Fellows participate in two full psychological evaluations per month for five consecutive months through the Executive Function Clinic, which is housed within the Neuropsychology Department. Individuals seen in the Executive Function Clinic often have known or suspected developmental or medical conditions that can be associated with executive dysfunction. During the 5-month minor rotation, fellows spend every Wednesday in the Neuropsychology Department alternating between evaluation days and report writing days. Fellows participate in Executive Function Clinic morning and noon rounds every Wednesday (8:15 – 9:00 AM; 12:00-1:00 PM). On evaluation days, the Fellow presents the case during rounds including the presenting problem/reason for referral, relevant background information, differential diagnostic considerations, and the proposed testing plan. Fellows participate in all aspects of the evaluation including interviews with the patient and family, test administration and scoring, feedback session with the family, and report writing. On writing days, the Fellow attends morning and noon rounds but spends the rest of the day writing the report of the last evaluation.

Fellows receive group supervision during morning and noon rounds, and one hour of individual supervision is scheduled every other week. Individual supervision takes place on the Fellow’s writing day.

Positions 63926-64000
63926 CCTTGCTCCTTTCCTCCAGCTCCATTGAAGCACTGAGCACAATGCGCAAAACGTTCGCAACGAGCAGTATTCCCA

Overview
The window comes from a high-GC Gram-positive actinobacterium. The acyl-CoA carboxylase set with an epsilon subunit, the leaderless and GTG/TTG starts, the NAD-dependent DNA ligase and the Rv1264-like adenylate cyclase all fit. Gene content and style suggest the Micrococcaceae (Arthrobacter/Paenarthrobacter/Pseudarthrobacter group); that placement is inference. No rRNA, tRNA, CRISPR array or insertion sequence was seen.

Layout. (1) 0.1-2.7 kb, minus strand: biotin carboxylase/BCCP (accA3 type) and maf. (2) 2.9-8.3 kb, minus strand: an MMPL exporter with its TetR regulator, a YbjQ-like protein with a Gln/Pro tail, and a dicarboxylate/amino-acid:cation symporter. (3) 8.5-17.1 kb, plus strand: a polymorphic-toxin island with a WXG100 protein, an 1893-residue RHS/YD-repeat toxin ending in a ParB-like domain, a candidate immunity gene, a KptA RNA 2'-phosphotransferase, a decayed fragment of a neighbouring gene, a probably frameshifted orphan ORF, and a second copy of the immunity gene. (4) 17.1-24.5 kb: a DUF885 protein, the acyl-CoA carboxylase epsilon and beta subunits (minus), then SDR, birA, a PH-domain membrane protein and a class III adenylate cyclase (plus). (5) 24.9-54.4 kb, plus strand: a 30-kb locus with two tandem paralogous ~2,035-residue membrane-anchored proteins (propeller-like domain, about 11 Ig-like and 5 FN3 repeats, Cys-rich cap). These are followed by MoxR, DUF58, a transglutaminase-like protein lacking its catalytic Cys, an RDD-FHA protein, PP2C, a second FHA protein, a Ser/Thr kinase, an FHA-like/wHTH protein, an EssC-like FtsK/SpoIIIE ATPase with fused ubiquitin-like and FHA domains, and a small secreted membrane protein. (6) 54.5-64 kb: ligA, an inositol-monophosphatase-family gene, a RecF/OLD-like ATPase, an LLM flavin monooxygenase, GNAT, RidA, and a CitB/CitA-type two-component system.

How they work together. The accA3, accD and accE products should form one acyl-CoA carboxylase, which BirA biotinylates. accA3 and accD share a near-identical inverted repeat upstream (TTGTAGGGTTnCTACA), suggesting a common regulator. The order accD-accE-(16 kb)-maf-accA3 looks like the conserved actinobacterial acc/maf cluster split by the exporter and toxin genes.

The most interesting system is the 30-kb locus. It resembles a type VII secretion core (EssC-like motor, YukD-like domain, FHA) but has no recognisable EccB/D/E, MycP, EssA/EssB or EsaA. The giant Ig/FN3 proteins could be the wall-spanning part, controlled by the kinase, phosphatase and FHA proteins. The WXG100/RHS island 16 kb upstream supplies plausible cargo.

Minor rotation- Interdisciplinary activities and supervisory training

Fellows will participate in two days of interdisciplinary experiences each month and will conduct behavioral evaluations with an emphasis on developmental functioning.  Summaries will be presented during the Interdisciplinary Meetings with recommendations provided by the Fellow.  The interdisciplinary team consists of Developmental Pediatrics, Psychiatry, Speech Pathology, Neuropsychology, Occupational Therapy, and Genetics.   Each discipline will also be presenting findings and recommendations for care.  Children who receive treatment in the Preschool Interdisciplinary Clinic are usually followed until they are 6 years of age.  Within this minor rotation, there are also opportunities to participate in interdisciplinary research efforts with the other disciplines.

Additionally, Fellows will have the opportunity to practice supervisory skills and receive supervision on these skills which will be conducted with Doctoral Interns.  Activities will include:  co-treatment of clients with Interns, participation in co-supervision with Licensed Psychologists, direct observation of Interns’ clinical sessions, and provision of feedback.  Guidance on supervisory skills will also be given by Licensed Psychologists via live or recorded sessions.


Minor rotation: Clinical Outcomes Research 

Fellows will aid in projects to assess and improve treatment outcomes. General tasks include data collection, management, and analysis, as well as performance improvement initiatives with clinical programs to improve their outcomes. Fellows will gain experience in utilizing administrative and clinical data to assess factors impacting behavioral treatment for medium-to-large clinical populations, as well as analytical methods for health services and comparative effectiveness research. There may be academic products stemming from these efforts in which fellows may be part of, depending on their contributions and degree of involvement.